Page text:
Here the Doctor travels underground to Clapham South Deep underground shelter- a WWII bunker dug during the war 1940-2. Built as an extension to Clapham South Underground Station, the tunnels were divided into sections and were served by a canteen and eight lavatory tunnels. A number of 1940s iron bunks and painted signs still remain, along with graffiti from the 1940s and 1950s, which makes this the most complete survival of the deep underground shelters.

5. Winchester Wharf, Clink Street, London. Grade II listed

Episode: Talons of Weng-Chiang 

Clink wharfaa98_05351
View of Clink Wharf Ltd. London © Historic England

This atmospheric story set in 19th century London pits the Doctor (played by Tom Baker) against unconvincing giant rats and a 51st century war criminal.

One of the scenes uses Clink Street, London, a dark and narrow alleyway which was once the location of one of the oldest prisons in London – now a museum. Alongside the museum are two warehouse buildings, built around 1814. These rare survivals are well preserved with wooden supports and original wooden floors still in place.

6. Rollright Stones and Little Rollright, Oxfordshire. Scheduled Monument

Episode: The Stones of Blood

Rollright, Oxfordshire cc72_02440
View showing two women near the largest stone in the circle. Rollright, Oxfordshire. © Historic England Archive | CC72/02440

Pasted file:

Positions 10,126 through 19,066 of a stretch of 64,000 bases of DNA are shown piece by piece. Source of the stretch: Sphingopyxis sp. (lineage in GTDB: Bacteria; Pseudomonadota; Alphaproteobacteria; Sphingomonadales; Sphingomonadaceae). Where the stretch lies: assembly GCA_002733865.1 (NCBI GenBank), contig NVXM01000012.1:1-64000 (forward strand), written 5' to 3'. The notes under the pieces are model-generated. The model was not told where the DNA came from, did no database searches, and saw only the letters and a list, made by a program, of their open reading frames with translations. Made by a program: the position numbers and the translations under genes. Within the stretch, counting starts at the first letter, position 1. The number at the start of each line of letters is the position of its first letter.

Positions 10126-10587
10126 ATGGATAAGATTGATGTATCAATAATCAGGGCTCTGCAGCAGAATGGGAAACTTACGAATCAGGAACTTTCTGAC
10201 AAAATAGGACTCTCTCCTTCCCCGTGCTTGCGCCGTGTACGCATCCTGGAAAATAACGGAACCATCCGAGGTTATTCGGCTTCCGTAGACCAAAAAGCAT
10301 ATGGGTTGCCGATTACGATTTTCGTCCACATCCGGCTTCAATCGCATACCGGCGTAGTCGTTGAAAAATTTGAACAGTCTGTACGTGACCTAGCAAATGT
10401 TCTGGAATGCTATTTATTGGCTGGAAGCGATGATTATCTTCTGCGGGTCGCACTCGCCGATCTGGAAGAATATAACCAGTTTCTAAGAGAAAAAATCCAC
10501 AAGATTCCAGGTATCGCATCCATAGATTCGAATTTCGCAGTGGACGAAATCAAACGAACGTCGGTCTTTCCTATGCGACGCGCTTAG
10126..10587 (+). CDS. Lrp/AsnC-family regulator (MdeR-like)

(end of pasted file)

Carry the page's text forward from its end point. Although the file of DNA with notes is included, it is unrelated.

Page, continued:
The Doctor (Tom Baker again), Romana and K9 land back on earth and arrive at a standing stone circle on Boscombe Moor in present day England where archaeologists are surveying the site, and Druids are worshipping at it.

The actual location of the shoot was at Rollright Stones in Oxfordshire, which have been dated to between the Neolithic and Middle Bronze age. The site consists of a stone circle, portal dolmen, standing stone and a ditched round barrow.

7. Wells Cathedral, Somerset. Grade I listed

Episode: The Lazarus Experiment

Wells DP101599
Wells Cathedral, Wells, Somerset © Historic England

In a tale of science run amuck, the Doctor (played by David Tennant) meets Dr Lazarus, who is experimenting with defying the aging process. The episode culminates in a battle, which was shot inside Wells Cathedral in Somerset.

Wells Cathedral began construction around 1175 AD and was the first English Cathedral to be built in the French Gothic style. The scissor arches (shown above) were built from around 1338 AD and were designed to solve the problem of cracks appearing in the tower.

Further Reading

2 comments on “Travelling Through History with Doctor Who

  1. I love the way they use locations for Dr Who – you might be interested in a post I wrote way back about another location which featured in a David Tennant incarnation – Chepstow Castle -https://themistsoftime.wordpress.com/visits/castles/chepstow-castle-monmouthshire/

  2. My Dad worked at Oldbury Nuclear Power Station. They filmed at the plant and he said the canteen was full of Cybermen at lunch time

Leave a Reply

%d bloggers like this: